System for conducting assessments of service quality at CBVCT centres Structured and standardized data collection tools for assessment of service quality at CBVCT sites should be developed as part of a protocol of good practices. Quality assurance (QA) refers to planned, step-by-step activities that let one know that testing is being carried out correctly, results are accurate, and mistakes are found and corrected to avoid adverse outcomes. Quality assurance is an ongoing set of activities that help to ensure that the test results provided areas accurate and reliable as possible for all persons being tested. Quality assurance activities should be in place during the entire testing process this means from the time a client asks to be tested using the rapid HIV test to providing the test result. For improving the quality of CBVCT, a quality improvement framework and tools are available 34 These could include surveys of clients at facilities that provide testing. This can monitor the quality and acceptability of services and identify problems. It can also be done in the context of operational research or program evaluation. The protocol for collecting and analyzing the information that each country develops mayor may not be extensive, depending on who is responsible for conducting the assessment, the number of sites to be covered, the diversity of CBVCT service delivery models in the program, and the resources allocated for assessing service quality. Resources are needed to establish and maintain a QA program, no matter how simple the testis. Someone designated by the management of the CBVCT centre should oversee the programme and ensure the necessary staff and supplies are available. Knowledge about national/regional regulations is needed. The quality process is intended to combine the myriad of guidelines and requirements normally found in many different locations. Every new CBVCT’s staff member should be able to read this plan and understand the ins and outs of HIV testing there. However, it is also intended to function as a reference tool for more experienced testers and counselors, when special circumstances or questions arise. 34 WHO (2010) Handbook for improving HIV testing and counselling services http://whqlibdoc.who.int/publications/2010/9789241500463_eng.pdf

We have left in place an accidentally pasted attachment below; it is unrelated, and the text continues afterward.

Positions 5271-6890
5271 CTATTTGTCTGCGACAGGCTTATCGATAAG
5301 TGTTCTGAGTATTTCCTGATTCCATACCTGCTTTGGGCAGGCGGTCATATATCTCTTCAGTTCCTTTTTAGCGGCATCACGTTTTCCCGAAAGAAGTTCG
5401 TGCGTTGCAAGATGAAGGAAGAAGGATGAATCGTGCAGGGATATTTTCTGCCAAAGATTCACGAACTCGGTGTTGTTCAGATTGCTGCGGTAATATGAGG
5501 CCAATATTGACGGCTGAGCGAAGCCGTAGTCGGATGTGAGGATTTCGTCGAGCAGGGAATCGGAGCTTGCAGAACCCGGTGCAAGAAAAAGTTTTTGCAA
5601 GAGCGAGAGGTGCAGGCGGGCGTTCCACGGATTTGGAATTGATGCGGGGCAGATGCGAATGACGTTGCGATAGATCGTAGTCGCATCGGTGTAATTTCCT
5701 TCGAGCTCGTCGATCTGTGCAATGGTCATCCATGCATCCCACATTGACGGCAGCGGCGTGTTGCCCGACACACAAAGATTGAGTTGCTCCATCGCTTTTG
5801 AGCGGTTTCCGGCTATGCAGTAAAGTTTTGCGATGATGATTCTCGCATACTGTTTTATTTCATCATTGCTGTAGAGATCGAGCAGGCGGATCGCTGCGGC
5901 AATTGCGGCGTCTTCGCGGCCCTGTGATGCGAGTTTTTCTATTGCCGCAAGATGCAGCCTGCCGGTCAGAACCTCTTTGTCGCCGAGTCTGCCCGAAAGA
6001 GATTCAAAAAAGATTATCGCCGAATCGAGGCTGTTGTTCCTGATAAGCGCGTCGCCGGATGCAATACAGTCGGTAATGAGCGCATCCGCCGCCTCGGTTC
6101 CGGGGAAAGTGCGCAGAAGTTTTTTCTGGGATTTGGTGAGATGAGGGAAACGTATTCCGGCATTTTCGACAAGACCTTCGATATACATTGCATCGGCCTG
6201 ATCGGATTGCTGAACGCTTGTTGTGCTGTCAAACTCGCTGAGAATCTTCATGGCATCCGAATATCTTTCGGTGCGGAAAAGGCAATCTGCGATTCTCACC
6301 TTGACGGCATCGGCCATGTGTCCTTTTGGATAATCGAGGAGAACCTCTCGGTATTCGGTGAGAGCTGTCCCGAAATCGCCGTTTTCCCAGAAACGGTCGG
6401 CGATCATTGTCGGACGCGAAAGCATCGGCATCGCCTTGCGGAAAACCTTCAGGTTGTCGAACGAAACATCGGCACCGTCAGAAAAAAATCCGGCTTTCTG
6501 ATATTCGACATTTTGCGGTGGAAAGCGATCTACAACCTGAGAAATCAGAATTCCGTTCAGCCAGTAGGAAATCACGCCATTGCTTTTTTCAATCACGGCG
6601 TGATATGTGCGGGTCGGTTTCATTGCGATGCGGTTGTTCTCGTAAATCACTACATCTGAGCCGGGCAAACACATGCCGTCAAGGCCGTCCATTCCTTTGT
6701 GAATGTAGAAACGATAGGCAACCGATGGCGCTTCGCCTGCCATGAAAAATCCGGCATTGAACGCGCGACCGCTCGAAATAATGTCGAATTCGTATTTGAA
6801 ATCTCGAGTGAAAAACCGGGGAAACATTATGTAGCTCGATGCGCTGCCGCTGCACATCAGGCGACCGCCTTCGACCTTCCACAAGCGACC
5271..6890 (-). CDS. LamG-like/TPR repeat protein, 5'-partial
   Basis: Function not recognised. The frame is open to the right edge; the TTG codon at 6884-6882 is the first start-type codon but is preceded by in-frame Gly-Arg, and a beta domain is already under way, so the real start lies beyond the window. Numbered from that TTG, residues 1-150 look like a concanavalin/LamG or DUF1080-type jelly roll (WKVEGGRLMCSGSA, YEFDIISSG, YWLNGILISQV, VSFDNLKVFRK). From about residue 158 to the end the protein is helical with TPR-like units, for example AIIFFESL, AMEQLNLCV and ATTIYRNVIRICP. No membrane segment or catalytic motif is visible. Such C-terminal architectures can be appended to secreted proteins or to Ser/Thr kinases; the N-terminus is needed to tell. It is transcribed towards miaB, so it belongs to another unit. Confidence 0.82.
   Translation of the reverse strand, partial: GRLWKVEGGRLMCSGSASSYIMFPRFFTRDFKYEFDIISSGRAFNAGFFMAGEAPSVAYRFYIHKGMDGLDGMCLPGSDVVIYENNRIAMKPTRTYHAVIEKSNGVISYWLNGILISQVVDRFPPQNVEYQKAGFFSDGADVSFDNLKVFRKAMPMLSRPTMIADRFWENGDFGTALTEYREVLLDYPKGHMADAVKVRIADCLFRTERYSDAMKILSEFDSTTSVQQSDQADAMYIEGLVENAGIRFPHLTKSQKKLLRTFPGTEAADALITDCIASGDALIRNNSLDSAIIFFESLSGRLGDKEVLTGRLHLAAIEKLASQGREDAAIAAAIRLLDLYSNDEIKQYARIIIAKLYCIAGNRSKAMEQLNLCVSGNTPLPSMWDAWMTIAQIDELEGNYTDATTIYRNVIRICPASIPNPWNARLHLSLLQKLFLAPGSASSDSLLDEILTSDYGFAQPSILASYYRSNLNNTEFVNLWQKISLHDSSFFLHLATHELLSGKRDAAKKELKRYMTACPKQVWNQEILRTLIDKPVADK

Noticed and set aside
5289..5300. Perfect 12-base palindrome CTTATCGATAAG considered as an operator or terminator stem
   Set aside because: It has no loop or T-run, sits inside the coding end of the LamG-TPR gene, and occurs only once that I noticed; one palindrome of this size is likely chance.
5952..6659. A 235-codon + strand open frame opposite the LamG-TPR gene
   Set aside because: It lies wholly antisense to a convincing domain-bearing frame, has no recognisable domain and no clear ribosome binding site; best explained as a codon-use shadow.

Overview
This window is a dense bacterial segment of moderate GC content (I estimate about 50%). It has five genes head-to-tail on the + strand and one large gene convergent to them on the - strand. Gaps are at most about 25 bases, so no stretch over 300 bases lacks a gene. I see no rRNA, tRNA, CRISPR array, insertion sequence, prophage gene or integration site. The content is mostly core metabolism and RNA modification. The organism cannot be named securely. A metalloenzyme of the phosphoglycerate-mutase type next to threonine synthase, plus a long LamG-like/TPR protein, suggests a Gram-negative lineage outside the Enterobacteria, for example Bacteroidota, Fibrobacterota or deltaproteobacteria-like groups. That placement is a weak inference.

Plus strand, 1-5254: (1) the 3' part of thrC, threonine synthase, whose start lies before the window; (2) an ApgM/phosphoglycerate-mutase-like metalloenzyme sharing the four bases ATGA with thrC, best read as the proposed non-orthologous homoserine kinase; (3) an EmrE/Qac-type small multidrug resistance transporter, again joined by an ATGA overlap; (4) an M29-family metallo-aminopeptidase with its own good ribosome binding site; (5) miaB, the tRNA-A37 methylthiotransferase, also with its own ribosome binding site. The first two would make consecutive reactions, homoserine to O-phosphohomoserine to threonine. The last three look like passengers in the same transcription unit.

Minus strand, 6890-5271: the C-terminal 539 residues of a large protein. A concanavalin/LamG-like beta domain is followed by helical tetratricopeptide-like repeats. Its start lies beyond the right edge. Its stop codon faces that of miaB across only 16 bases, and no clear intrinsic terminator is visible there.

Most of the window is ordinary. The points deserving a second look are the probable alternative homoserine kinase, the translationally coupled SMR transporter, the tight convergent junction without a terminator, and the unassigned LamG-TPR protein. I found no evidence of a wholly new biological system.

46 What is the value of feedback for quality assurance Site-level CBVCT data are generally forwarded to a more central site such as a district, province or state office where they maybe further aggregated and then forwarded to the national level. ME data have a use at every managerial level and should be actively reviewed. Information collected for the national HTC program should be made available at all levels (i.e. national, sub national, and CBVCT site) through strategically designed feedback mechanisms. Communication between management levels should flow in two directions just as systems for reporting data to higher levels of management are established, so should feedback and data analysis flow regularly back down. The dissemination of program results from data analysis and use of findings for program improvement and policy development is a key step in the ME process. This includes allowing sites to understand their performance in the context of how other sites are performing and can encourage sharing of best practices and joint problem-solving among sites. Broader sharing and discussion of CBVCT programmatic data at all levels is intended to lead to improved service provision and delivery to identify target populations in need of strengthened CBVCT efforts to motivate programme staff and stimulate programme performance to address issues in data quality to ensure that CBVCT sites, as well as district and national offices, realize the benefits of dedicating resources to the ME process.